And for you Tom, your character was reluctant to step into a leadership role and now we’re getting to see what it looks like as he tries to find his footing. What has that journey been like for you?

Tom: It has been kind of exciting to work it out with Aegon. It was important to me to find somewhere to go with Aegon.

We’d see him at the start of Season 2 with a bit more of a spring in his step. He’s sort of walking two inches higher than he would have usually been.

He’s stepped into these kingly shoes with – well, with enthusiasm. We see a little shift in him at the end of Season 1. And with a small minor hiccup with Rhaenys but we’ll ignore that. Yeah, we’re on to greener pastures.

We are just sort of seeing where that goes. The guy’s riddled with insecurities, vulnerabilities and everything that kind of fractures a person. We’ll see how long he holds together.

Phia Saban (Queen Helaena Targaryen)
House of the Dragon 2 Team Green – Phia Saban (Queen Helaena Targaryen) at the press conference in New York. Photo by Ruben V. Nepales/Rappler

On Team allegiance: I feel like because the only time on set we spend is filming our own scenes, watching the show is going to be my first time seeing the Team Black point of view.

Like who knows, maybe I’ll be like oh, they’ve got a point. But yeah, to me, the show is just about us.

Olivia Cooke (Queen Alicent Hightower)

When we first meet Alicent, she is very naïve. But like a lot of the women in Games of Thrones, they turn out to be more vicious in some ways. Talk about her growth through this – where she understands the power that she yields and how she manipulates it, even though a lot of people see her as weak and how much fun it has been portraying that.

Olivia: It’s hard because I don’t see her as vicious. I think she’s got a point a lot of the time. And she sort of has to manipulate in order to get her point across, to steer these men away from chaos and implosion.

House of the Dragon 2 Team Green – Olivia Cooke (Queen Alicent Hightower) at the press conference in New York. Photo by Ruben V. Nepales/Rappler

But yeah, in Season 1, you definitely saw her as the naïve girl and that indoctrination from her father has set in. And she becomes this mini-Otto Hightower in a way.

And at the top of Season 2, she’s coming into her own power. She’s the most powerful she’s ever been. Her son sits on the Iron Throne. And it’s navigating her two full-grown sons who are beginning to dismiss her more and more.

The fan interaction and the reaction to this show are quite intense. How much, if at all, does that affect how you portray your character?

Olivia: You have to try and not let it affect your performance. A lot of fan theories are really sort of intoxicating and fun.

But then they become infectious. We’ve got beautiful scripts from Ryan, Sara (Hess) and the team and we have to be loyal and monk-like to the text.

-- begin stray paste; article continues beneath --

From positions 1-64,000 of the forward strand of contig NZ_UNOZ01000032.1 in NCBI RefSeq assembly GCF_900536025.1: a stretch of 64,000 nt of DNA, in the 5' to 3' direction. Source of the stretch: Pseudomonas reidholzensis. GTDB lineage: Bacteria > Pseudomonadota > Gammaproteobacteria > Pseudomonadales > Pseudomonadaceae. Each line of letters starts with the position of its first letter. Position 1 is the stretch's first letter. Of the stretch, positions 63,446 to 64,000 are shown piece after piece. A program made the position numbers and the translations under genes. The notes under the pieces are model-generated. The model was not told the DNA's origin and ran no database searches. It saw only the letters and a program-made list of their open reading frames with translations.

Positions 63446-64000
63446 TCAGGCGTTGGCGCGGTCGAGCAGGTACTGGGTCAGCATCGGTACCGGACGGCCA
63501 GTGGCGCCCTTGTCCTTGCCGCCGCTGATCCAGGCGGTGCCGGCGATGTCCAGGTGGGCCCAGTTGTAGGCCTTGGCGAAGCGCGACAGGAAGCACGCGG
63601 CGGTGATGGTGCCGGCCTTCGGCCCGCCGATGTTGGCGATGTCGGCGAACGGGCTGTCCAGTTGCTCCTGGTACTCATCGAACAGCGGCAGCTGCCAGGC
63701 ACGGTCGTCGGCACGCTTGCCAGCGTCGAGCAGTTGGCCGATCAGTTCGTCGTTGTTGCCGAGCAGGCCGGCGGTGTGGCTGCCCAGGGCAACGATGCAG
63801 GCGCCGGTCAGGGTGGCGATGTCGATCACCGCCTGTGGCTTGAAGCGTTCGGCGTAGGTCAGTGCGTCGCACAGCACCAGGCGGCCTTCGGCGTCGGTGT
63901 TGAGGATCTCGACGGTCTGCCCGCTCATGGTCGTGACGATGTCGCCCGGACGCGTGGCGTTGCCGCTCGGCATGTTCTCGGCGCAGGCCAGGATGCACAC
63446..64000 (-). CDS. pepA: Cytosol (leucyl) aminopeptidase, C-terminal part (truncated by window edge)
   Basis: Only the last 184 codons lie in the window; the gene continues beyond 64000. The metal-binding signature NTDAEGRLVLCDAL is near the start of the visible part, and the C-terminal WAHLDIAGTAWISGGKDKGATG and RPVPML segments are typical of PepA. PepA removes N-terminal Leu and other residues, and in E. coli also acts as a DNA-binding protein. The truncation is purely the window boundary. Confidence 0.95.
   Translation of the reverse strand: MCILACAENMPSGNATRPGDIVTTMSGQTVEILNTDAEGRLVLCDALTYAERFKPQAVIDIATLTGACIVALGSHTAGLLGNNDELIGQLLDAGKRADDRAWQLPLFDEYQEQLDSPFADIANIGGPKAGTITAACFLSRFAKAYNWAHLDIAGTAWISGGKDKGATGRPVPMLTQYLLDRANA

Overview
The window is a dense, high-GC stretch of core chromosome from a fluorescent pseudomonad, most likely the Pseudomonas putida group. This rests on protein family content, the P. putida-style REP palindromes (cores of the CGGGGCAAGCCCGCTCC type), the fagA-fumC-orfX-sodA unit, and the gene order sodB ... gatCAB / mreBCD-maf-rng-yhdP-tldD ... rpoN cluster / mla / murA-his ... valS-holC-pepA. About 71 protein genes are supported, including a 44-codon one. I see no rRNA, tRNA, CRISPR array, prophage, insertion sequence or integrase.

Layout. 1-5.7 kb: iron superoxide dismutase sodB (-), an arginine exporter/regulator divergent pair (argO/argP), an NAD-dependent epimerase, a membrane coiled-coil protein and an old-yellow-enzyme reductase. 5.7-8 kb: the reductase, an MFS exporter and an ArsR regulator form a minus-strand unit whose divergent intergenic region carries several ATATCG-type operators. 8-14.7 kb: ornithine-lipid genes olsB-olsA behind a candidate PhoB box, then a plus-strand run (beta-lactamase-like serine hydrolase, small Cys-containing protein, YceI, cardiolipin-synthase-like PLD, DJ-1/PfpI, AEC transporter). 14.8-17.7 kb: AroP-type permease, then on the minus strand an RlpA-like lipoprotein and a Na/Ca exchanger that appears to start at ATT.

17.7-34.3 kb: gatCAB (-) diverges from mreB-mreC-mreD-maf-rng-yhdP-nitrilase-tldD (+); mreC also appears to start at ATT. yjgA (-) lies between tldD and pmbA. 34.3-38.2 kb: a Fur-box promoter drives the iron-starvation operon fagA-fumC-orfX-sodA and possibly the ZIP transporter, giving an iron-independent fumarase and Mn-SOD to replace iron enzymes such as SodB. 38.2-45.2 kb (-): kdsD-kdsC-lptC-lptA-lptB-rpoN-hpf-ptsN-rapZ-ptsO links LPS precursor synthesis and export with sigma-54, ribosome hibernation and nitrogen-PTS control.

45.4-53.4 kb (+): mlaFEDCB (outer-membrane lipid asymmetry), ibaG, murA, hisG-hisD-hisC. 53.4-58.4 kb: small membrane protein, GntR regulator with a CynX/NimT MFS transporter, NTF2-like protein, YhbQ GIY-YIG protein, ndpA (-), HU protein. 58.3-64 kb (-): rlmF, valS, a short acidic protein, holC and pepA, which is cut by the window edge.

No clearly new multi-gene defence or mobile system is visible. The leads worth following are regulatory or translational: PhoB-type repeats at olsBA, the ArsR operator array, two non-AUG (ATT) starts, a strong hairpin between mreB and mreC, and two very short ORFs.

What were some of the new challenges you faced by giving life to this new arc of your character this season?

Olivia: Oh God, what to do with one’s face when you’re portraying different kinds of grief and trauma throughout and how to play those varying levels of sadness?

Ryan: I think you’re underplaying your skills and abilities. Alicent gets put through the wringer this year.

She is really forced to reckon with the fact that the thing that she was groomed to do since she was 14 years old, by her father, which is to lift up the greatness of her own house, she’s done that. Now, she’s had a son who’s a king son and put him on the throne.

And in doing so, she has diminished her own power. Because the minute Aegon wears the crown, Alicent’s power as Queen is reduced because she’s no longer the queen of the 7 Kingdoms. She’s now the dowager queen – the queen that used to be.

And she probably didn’t realize in the moment – even though it’s a subtle thing, how much of a power shift that is.

I don’t know how you saw it but very much this season, so much of what Alicent experiences is reckoning with this thing that she was made to do her entire life. She did it, accomplished it and then how it’s landed on her and what that means.

Olivia: Yeah, she’s like been forced into an early retirement, in a way.So what do I do to keep active?

Ryan: She’s taken up breadmaking (smiling).

Ewan: She moved to the South of France.

Tom: She opened up a nightclub.

Olivia: Yes, all of that.

Ryan: No, Olivia is brilliant. Alicent and Rhaenys’ arcs take very different directions this year. This was a hard task that we laid before her and she did a brilliant job with it. I’m very proud of her work and excited for you guys to see it.

Fabien Frankel (Ser Criston Cole)